The intelligence community has been harping on the word "metadata" to try to underscore that the information they collected is not quite "data", is not subject to the same limits, and is not quite as bad. I want to put an end to this charade, by way of an analogy.
Suppose I want to understand everything there is to know about the lightning bugs in my back yard. They are pesky, ugly little insects, and their numbers fluctuate wildly. I want to understand what they are doing and what makes them tick so I can eradicate them.
If I were a molecular biologist, my starting point would be that the data I want is a bug's DNA. Surely, the DNA describes the behavior of an individual completely, so it makes sense that I would want to acquire it and figure out everything a single sequenced individual will do. If the bug DNA is "data," then all other information about how many bugs there are in my backyard, their gender, their swarm sizes, their flashing frequencies and so forth would simply be "metadata." It's nice to know that stuff, a molecular biologist would say, but clearly it's not as critical as the DNA sequence, and therefore shouldn't be subject to the same care and attention as DNA samples.
But if I were an old-school entomologist, like my real-life neighbor who is a retired professor, I would claim that the DNA data is really of no consequence. Humankind had thousands of years of bug eradication long before DNA was discovered let alone sequenced, and can do so again. All an entomologist would need is time-series data on population counts, gender, swarm sizes, flashing frequencies and so forth -- what was metadata for the molecular biologist is data for an entomologist. He would use this data to figure out and manipulate their behavioral patterns so as to drive down their numbers. To an entomologist, the "metadata" would involve the circumstances around his real data of interest. The location of my backyard, the types of other plant and insect species on premises, the weather patterns and so forth would constitute metadata for this individual.
And if I were a dyed-in-the-wool ecologist who had to suffer through grad school along with a lot of traditional bio-geeks who've never encountered an animal too disgusting to dissect, I would say that all this attention is being wasted on individual organisms. Give me a species interaction graph and a census of all the species in the yard so we can figure out how the bug population will behave over time. We'd introduce competing species and drive down the numbers. The entomologists' metadata would be my data.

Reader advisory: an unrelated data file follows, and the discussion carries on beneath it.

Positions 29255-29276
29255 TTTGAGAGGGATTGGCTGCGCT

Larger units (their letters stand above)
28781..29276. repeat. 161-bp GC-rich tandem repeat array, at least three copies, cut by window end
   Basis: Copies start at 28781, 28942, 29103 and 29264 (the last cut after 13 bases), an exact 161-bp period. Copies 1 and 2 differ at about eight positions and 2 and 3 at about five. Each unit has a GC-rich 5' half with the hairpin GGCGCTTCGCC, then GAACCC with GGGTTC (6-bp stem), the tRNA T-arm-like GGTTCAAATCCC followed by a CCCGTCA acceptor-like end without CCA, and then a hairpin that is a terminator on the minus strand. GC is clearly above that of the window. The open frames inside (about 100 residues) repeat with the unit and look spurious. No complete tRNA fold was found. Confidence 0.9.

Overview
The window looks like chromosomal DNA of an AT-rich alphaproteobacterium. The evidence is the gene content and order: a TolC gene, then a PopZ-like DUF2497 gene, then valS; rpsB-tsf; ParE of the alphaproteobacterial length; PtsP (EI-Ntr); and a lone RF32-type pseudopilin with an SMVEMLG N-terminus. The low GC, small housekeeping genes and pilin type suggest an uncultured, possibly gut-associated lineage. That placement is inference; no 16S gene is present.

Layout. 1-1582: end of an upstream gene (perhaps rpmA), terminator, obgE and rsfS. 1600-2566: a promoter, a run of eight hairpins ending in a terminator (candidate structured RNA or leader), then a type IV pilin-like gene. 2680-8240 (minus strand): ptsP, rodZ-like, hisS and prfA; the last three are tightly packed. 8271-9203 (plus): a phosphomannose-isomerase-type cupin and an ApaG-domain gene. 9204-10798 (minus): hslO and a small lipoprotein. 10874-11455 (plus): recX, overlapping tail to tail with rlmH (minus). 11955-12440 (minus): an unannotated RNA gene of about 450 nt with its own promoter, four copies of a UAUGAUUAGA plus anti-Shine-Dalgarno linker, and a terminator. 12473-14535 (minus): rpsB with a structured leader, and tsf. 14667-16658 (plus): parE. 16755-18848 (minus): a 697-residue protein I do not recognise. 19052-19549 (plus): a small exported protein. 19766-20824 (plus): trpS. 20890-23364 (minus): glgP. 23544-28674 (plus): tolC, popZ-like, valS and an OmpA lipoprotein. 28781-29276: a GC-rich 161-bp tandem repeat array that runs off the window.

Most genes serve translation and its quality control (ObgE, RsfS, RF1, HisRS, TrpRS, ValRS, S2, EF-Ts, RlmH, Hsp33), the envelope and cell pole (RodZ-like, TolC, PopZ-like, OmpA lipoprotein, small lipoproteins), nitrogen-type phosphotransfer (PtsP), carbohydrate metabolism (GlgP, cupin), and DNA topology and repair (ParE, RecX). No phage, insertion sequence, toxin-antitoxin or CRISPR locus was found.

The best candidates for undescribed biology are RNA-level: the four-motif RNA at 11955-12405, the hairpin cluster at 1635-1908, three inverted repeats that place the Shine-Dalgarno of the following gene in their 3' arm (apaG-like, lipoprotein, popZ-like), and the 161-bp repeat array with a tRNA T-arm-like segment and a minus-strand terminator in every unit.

One could go on. Clearly, what constitutes data versus metadata is determined not by any intrinsic property of the data itself, but by the questions that that data is meant to answer.
Let's examine what it is that the intelligence community wants to do with phone call records and online activity logs to see if it fits any kind of meta designation.
The contents of phone conversations are clearly important. If our goal is to stop an immediate attack, a voice that says "attack at dawn" is what we want to catch. And this is the imaginary scenario that the intelligence community will play up. But if our goal is to investigate a network, to find out who is related to whom by what degree, and what their usual communication activities are, then the call log "metadata" is very much the actual data we seek. It is not one-step removed; it is the very thing and the only thing we want. If we're doing anomaly detection or community discovery or determining some kind of a simplistic color-coded terror alert level, we'd be able to do our analyses solely with metadata.
The "meta" designation is really an attempt to denigrate the value of the data at stake, to insinuate that this data is one step removed from that which we want, and to subtly insist that it should therefore be subject to less scrutiny.
Yet metadata is often far more valuable than so-called data itself.
Take, for instance, the NSA's current predicament following Snowden's leaks. What Snowden leaked was information about the information that the NSA collected. Since NSA calls the latter "metadata," this makes Snowden's leaks meta-metadata. I don't need to belabor how damaging the leak was for the NSA, even though it's supposedly twice removed from "data."
And going further, here's the NSA's response to a FOIA request, explaining why revealing the presence or absence of some metadata (which would be metametadata) would cause grave harm to the United States, because it would reveal information about the capabilities of the NSA. We're veering off to cubic-meta territory here.
There have been narrow legalistic arguments between legal scholars about the privacy guarantees over call records. While it's futile to try to keep lawyers from discussing arcane legalistic definitions, these discussions all miss the point. Simply put, the public finds it creepy for the government to track their lives, their interactions and their overall behavior at that scale and in that fashion. Jane Average can turn a blind eye towards evil, unwarranted or even illegal activities on occasion, especially if they take place overseas, but a domestic creeper is a hard sell to families.
So the intelligence community, which never met-a-data that it didn't want to collect, should drop the whole metadata charade. The discussion should not be about legalistic definitions. It should be whether or not collecting this particular information, for the particular purpose of massively cross-linking and analyzing it, at this massive scale, is at odds with our values.